So is love the greatest of the three qualities (faith, hope, and love) expounded on in Paul’s letter to the Corinthians? Of course it is! Love is what holds relationships together. Love is all the things that Paul claims it be. Love is patient. Love is kind. Love is not envious or boastful or arrogant or rude. Love does not insist on its own way. Love is not irritable or resentful. Love does not rejoice in wrongdoing. Love is a gift and a blessing. Without love, our world would simply fall apart. We need love just as much as food and water and air and shelter. Faith and hope are good but not essential. But the thing about love is that it can make us do somewhat irrational things. At times, love can make us be hurtful. Scripture gives witness to the hurtfulness of love. But love also serves a higher purpose of keeping us connected with God and each other. Without connection, we are nothing but dust in the wind. Respect the love God has for us. Respect the love we share with each other. Respect our tendencies to drift away from each other and God. In these situations, respect the necessity of the…hard words of love.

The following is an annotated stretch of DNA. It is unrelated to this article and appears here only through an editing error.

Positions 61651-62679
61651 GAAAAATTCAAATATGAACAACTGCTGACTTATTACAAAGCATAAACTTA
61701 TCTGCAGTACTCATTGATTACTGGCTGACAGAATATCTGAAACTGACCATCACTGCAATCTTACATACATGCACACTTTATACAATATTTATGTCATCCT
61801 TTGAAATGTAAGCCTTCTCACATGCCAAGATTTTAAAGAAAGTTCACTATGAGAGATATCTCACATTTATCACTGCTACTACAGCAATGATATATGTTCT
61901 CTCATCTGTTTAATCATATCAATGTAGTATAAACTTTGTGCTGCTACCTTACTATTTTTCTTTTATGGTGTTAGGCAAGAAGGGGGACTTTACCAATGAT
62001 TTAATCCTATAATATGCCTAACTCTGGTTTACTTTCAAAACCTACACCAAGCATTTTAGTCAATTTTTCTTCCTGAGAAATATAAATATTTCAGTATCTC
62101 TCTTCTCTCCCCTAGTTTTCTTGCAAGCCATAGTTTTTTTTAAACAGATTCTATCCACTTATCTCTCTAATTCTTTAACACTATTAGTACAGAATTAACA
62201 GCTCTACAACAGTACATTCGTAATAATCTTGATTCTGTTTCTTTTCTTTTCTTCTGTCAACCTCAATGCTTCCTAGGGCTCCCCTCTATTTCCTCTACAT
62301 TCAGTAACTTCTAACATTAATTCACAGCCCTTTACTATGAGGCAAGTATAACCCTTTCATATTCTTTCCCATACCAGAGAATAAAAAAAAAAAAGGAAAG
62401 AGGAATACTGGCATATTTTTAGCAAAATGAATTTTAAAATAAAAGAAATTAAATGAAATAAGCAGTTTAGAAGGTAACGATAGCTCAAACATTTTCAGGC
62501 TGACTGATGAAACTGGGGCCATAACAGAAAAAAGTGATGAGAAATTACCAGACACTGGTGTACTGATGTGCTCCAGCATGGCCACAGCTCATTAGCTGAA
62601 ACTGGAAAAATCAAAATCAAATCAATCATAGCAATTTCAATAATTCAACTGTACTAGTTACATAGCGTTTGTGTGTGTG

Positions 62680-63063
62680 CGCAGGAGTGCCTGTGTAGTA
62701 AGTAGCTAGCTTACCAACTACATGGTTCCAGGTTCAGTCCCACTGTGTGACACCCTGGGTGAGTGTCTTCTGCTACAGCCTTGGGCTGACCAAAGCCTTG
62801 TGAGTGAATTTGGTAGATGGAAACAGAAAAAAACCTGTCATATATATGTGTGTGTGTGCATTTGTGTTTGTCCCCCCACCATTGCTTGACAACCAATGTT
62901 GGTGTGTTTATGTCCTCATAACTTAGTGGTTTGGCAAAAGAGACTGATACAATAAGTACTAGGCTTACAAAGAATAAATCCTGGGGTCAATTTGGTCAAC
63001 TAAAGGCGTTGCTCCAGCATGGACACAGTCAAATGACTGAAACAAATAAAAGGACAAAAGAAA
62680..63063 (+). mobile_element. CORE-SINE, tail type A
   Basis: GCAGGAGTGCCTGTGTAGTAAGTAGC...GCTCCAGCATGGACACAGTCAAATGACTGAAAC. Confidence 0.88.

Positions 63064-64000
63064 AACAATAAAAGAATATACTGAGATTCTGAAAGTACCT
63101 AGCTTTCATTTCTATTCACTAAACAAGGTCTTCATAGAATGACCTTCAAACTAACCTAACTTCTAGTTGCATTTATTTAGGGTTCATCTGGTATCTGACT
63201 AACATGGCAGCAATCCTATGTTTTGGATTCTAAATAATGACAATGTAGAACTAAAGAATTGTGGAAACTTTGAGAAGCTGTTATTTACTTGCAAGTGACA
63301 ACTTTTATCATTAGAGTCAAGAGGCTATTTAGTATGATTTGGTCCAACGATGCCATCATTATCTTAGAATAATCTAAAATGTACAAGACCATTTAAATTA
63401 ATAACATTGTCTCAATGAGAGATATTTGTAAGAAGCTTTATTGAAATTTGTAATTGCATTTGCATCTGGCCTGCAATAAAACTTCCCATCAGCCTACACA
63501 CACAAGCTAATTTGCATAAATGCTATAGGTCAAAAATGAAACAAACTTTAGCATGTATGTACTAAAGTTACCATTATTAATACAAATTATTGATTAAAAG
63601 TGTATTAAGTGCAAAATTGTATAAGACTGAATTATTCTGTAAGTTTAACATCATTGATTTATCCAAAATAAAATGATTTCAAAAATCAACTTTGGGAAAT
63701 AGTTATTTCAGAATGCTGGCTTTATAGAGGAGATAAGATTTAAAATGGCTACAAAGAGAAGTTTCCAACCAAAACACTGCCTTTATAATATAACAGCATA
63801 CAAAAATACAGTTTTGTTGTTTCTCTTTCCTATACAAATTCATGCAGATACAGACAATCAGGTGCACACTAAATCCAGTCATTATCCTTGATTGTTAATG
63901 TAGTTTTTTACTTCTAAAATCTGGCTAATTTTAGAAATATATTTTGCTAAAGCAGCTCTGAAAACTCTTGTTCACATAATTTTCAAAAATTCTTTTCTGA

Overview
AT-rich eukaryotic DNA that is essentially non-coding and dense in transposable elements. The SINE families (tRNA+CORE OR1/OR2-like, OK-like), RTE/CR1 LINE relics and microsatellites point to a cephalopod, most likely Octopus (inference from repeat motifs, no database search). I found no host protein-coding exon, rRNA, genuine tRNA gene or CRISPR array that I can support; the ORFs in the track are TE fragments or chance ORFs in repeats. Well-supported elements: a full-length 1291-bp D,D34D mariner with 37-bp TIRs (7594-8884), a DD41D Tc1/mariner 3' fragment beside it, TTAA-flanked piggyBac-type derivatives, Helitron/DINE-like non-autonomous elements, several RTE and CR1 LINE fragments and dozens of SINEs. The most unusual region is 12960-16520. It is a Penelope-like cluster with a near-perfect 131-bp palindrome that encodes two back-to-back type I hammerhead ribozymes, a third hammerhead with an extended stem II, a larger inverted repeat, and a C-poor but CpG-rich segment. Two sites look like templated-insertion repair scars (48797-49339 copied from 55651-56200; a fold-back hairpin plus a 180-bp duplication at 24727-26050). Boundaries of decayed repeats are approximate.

In the name of the Father, Son, and Holy Spirit.